Prior to 2012, cardiovascular disease was the leading cause of death in Virginia, but now cancer is the Commonwealth's leading killer.

To help lawmakers craft state policies for the future, the Joint Commission on Health Care wanted to find out what the projected cancer rates will be over the next few decades.

UVa’s Weldon Cooper Center for Public Service compiled the data. Delegate and Doctor John O'Bannon describes the bottom line.

"I think their message is that there is a real probability as the population ages, that there will be an epidemic of cancer."

Predicting Virginia's Cancer Rates to 2040

Apr 21, 2015

Cancer is the leading cause of death across Virginia and the nation.  A new study predicts the number of new cancer cases as the population ages.

Virginia’s cancer rates will increase by double digits in each of the next 3 decades.  That’s according to a new report from the Demographics Research Group at the University of Virginia Weldon Cooper Center.  Director Qian Cai  says most cancers occur in people age 55 and older, so she and her team projected the likely number of new cancer cases from information taken from the Virginia Cancer Registry.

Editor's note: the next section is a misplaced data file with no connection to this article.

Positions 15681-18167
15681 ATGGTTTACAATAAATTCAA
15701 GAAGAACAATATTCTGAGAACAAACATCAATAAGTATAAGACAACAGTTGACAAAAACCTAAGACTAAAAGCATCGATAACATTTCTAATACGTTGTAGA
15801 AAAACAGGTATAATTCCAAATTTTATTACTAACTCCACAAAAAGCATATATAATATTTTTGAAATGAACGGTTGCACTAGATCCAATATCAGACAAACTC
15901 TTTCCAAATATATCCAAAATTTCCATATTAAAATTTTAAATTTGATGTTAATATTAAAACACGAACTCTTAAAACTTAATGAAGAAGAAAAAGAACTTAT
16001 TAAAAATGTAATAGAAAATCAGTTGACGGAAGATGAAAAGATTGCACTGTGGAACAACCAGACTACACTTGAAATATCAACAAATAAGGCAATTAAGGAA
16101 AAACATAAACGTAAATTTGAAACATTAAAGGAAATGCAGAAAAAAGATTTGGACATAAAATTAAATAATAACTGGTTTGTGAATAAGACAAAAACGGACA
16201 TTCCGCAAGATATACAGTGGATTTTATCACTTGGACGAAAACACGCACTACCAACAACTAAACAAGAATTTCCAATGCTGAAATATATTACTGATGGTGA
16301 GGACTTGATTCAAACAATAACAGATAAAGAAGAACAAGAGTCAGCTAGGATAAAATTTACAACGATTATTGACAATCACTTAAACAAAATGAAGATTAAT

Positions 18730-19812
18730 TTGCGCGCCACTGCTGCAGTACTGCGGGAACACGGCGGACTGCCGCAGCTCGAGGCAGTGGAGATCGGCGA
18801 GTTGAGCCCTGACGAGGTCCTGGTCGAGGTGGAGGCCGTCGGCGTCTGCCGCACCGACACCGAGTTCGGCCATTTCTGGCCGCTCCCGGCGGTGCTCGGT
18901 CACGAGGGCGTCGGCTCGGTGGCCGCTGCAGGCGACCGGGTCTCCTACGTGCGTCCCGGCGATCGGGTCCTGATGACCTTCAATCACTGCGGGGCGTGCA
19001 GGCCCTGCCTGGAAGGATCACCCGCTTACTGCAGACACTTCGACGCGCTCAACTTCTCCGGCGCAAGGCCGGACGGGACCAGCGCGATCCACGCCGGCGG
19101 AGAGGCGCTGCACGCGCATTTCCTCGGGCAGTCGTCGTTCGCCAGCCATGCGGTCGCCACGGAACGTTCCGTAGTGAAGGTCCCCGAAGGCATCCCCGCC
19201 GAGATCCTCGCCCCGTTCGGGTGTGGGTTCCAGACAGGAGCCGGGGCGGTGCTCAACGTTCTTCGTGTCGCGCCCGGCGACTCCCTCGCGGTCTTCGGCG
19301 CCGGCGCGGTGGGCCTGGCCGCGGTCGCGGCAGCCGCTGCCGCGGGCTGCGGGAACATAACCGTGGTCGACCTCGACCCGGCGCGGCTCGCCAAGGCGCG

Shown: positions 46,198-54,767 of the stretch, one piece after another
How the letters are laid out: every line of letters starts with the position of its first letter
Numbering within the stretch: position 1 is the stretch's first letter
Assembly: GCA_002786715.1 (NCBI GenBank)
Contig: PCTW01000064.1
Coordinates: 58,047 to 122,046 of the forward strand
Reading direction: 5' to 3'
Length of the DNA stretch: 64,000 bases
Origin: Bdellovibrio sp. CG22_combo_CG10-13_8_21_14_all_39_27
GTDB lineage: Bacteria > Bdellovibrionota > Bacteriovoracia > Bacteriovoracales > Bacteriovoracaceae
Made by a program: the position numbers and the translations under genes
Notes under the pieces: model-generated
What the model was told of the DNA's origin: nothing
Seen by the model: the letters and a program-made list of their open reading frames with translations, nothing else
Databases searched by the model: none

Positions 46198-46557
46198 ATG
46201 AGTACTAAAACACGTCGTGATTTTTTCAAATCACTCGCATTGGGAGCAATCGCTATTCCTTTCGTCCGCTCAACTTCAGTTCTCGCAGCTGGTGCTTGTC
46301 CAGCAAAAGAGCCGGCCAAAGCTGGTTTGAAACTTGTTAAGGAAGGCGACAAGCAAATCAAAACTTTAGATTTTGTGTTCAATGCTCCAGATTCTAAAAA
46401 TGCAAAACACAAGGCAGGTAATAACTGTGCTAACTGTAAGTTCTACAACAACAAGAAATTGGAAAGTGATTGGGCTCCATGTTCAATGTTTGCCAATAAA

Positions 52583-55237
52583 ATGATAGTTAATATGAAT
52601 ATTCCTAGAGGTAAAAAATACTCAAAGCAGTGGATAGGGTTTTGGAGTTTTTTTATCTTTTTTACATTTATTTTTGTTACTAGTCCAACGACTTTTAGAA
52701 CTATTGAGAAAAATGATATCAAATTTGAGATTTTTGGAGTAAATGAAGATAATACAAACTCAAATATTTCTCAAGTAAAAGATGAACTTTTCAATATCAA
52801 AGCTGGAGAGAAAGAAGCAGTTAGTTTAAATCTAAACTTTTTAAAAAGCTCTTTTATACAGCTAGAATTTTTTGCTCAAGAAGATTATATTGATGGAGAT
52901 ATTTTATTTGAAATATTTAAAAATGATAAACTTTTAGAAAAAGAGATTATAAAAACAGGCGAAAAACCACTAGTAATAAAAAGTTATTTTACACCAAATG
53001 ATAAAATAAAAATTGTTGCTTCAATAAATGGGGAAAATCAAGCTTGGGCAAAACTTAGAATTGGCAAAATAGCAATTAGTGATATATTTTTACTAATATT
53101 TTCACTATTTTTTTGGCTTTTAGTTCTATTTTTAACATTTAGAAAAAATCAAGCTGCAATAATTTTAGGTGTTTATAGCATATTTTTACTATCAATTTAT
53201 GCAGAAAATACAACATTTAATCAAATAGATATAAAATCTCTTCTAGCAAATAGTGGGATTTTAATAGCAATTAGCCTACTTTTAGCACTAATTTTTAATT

A new, three-part documentary begins tonight on public television.  The subject is cancer, and the executive producer is Ken Burns.

“Our film project, The Emperor of All Maladies is about as close to the bone as filmmaking gets for me.  There was never a moment in my awareness as a human being that I didn’t know something was desperately wrong with my mother.  She died when I was 11, almost 12 years old.  “

The program features research scientists and doctors.

Cancer Breakthrough at UVA

Feb 8, 2015
University of Virginia School of Medicine

Scientists at the University of Virginia have made what could be an important breakthrough in treating cancer.  They’ve discovered a substance released by lung cancer cells that enables them to spread – beginning their deadly march to other parts of the body.  Biochemist Marty Mayo says finding that substance, called Activin A, could lead to a simple blood test for certain cancers.

Photo: Matthew Faltz,

There’s more proof that working night shifts can be harmful to your health.  A new study identifies a molecule that affects a tumor suppressor gene when normal sleep cycles are disrupted over a long period of time.